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Journal of Productivity Analysis

, Volume 36, Issue 1, pp 55–69 | Cite as

Innovation and export activities in the German mechanical engineering sector: an application of testing restrictions in production analysis

  • Torben SchubertEmail author
  • Léopold Simar
Article

Abstract

Since Solow (Q J Econ 70:65–94, 1956) the economic literature has widely accepted innovation and technological progress as the central drivers of long-term economic growth. From the microeconomic perspective, this has led to the idea that the growth effects on the macroeconomic level should be reflected in greater competitiveness of the firms. Although innovation effort does not always translate into greater competitiveness, it is recognized that innovation is, in an appropriate sense, unique and differs from other inputs like labor or capital. Nonetheless, often this uniqueness is left unspecified. We analyze two arguments rendering innovation special, the first related to partly non-discretionary innovation input levels and the second to the induced increase in the firm’s competitiveness on the global market. Methodologically the analysis is based on restriction tests in non-parametric frontier models, where we use and extend tests proposed by Simar and Wilson (Commun Stat Simul Comput 30(1):159–184, 2001; J Prod Anal, forthcoming, 2010). The empirical data is taken from the German Community Innovation Survey 2007 (CIS 2007), where we focus on mechanical engineering firms. Our results are consistent with the explanation of the firms’ inability to freely choose the level of innovation inputs. However, we do not find significant evidence that increased innovation activities correspond to an increase in the ability to serve the global market.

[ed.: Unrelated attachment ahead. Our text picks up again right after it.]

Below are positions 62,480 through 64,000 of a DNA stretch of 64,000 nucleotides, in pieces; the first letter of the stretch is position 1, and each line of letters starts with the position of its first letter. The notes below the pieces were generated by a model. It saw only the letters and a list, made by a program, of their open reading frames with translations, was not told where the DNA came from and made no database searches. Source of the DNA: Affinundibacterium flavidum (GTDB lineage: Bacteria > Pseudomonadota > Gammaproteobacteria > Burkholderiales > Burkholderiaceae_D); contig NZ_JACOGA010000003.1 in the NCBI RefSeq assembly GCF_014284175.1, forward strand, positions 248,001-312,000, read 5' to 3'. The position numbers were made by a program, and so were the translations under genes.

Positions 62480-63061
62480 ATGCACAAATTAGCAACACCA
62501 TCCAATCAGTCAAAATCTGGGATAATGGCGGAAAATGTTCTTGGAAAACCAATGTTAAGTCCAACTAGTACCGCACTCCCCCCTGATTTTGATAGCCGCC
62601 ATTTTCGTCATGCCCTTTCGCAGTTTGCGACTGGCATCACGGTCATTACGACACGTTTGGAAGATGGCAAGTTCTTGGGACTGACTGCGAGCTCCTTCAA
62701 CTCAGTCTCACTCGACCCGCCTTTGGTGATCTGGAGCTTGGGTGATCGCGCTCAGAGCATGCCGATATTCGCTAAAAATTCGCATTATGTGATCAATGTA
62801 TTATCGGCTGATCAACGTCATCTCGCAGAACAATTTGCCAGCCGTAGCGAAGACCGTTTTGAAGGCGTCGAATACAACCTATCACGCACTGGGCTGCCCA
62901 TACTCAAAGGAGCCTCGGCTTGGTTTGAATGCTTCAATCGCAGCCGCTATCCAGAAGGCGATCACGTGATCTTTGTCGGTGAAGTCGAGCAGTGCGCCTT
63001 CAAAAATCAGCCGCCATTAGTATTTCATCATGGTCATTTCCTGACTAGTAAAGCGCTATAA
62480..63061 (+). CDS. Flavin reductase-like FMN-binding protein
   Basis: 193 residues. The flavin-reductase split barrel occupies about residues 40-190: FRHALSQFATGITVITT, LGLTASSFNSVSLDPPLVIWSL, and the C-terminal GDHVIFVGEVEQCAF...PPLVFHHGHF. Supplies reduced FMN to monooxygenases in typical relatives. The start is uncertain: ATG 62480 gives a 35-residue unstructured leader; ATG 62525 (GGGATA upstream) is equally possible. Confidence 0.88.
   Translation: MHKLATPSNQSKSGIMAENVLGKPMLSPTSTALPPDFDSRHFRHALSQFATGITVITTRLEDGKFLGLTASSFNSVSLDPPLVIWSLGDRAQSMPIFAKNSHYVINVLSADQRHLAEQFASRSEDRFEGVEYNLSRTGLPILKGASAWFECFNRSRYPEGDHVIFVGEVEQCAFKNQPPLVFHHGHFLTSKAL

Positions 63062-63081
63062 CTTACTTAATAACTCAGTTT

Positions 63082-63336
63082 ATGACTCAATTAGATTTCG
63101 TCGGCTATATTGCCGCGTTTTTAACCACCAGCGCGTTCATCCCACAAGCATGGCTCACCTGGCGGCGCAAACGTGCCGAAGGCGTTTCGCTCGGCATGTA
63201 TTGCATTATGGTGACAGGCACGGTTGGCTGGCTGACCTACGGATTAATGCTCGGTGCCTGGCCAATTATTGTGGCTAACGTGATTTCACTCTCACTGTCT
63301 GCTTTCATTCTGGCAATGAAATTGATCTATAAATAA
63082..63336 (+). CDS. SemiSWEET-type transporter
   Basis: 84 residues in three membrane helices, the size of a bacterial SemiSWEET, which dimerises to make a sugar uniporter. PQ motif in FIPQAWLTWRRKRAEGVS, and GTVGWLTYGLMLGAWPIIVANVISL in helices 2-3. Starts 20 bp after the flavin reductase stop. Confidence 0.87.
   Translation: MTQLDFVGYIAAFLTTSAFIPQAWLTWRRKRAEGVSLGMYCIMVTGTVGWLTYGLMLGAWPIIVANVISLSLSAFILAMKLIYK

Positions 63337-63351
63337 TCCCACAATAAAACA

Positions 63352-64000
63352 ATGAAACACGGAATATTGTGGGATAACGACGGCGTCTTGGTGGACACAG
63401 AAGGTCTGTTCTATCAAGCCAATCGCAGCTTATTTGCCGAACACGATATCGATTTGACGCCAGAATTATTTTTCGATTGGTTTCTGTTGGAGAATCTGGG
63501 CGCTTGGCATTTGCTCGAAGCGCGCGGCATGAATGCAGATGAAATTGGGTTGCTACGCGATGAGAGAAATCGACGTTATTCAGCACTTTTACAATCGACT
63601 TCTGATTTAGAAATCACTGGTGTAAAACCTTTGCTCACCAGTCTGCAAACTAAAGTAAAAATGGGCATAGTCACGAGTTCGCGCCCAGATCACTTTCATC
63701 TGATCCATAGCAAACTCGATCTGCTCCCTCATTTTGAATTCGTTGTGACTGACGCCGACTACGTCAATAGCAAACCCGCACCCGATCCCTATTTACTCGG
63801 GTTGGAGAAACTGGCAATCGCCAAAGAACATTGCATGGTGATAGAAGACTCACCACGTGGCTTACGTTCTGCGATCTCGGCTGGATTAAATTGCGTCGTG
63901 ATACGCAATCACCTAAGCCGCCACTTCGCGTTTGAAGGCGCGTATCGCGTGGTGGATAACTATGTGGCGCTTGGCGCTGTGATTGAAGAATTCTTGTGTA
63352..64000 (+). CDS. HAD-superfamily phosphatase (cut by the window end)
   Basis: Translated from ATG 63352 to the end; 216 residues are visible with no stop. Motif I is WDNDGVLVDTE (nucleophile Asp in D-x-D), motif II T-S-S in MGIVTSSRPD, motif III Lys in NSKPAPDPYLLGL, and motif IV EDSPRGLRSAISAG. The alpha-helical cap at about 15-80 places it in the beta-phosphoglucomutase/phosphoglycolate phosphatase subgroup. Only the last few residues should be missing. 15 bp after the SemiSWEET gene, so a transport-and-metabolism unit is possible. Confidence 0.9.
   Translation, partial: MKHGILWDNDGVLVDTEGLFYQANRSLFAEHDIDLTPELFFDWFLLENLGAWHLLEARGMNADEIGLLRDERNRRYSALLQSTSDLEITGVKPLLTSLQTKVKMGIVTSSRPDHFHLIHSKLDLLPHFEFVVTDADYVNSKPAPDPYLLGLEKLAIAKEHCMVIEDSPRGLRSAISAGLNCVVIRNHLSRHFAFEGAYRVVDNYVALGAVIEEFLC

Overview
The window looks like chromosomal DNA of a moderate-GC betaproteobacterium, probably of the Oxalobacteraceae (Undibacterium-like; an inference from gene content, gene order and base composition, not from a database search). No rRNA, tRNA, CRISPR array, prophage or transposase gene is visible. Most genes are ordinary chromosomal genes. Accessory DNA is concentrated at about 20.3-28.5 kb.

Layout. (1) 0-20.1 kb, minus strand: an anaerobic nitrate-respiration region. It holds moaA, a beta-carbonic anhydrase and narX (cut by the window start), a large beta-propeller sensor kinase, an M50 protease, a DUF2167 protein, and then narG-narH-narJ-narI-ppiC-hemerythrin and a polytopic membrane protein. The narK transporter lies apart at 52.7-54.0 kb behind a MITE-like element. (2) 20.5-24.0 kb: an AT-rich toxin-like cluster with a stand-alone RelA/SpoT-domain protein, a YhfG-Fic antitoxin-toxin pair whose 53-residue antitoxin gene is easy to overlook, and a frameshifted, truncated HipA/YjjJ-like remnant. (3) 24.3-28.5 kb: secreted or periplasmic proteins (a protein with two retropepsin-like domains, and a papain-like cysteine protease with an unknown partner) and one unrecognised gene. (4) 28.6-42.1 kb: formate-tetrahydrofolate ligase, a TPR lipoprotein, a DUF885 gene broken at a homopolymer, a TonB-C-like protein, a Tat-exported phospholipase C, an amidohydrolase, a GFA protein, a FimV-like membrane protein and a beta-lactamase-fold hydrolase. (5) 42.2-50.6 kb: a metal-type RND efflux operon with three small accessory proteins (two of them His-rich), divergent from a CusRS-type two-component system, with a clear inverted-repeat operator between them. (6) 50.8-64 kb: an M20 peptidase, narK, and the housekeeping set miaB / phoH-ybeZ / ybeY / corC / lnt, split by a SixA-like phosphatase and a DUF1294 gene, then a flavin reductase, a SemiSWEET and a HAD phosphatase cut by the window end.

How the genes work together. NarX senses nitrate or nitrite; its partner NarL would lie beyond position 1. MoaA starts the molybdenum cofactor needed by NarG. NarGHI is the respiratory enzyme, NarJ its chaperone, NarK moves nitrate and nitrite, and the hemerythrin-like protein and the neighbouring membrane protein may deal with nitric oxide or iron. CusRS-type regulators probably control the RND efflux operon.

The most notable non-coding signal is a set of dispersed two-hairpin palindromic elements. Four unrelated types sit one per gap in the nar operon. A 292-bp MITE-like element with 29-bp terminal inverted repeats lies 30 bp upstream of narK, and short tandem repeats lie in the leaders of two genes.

Keywords

Data envelopment analysis Bootstrap Subsampling Nonparametric efficiency estimation, technical efficiency Production Innovation Exports CIS Mechanical engineering Germany Discretionary 

JEL Classification

C14 C40 C60 D20 L60 O30 

Notes

Acknowledgments

L. Simar acknowledges support from the “Interuniversity Attraction Pole”, Phase VI (No. P6/03) of the Belgian Science Policy, from the Helga & Wolfgang Gaul Stiftung, Fakultät für Wirtschaftswissenschaften, Universität Karlsruhe and from the Chair of Excellency “Pierre de Fermat”, Région Midi-Pyrénées, France.

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Copyright information

© Springer Science+Business Media, LLC 2010

Authors and Affiliations

  1. 1.Competence Center Policy and RegionsFraunhofer Institute for Systems and Innovation ResearchKarlsruheGermany
  2. 2.Chair of Innovation EconomicsTechnical University of BerlinBerlinGermany
  3. 3.Institute of StatisticsUniversité Catholique de Louvain-la-NeuveLouvain-la-NeuveBelgium
  4. 4.Toulouse School of EconomicsUniversité de ToulouseToulouseFrance

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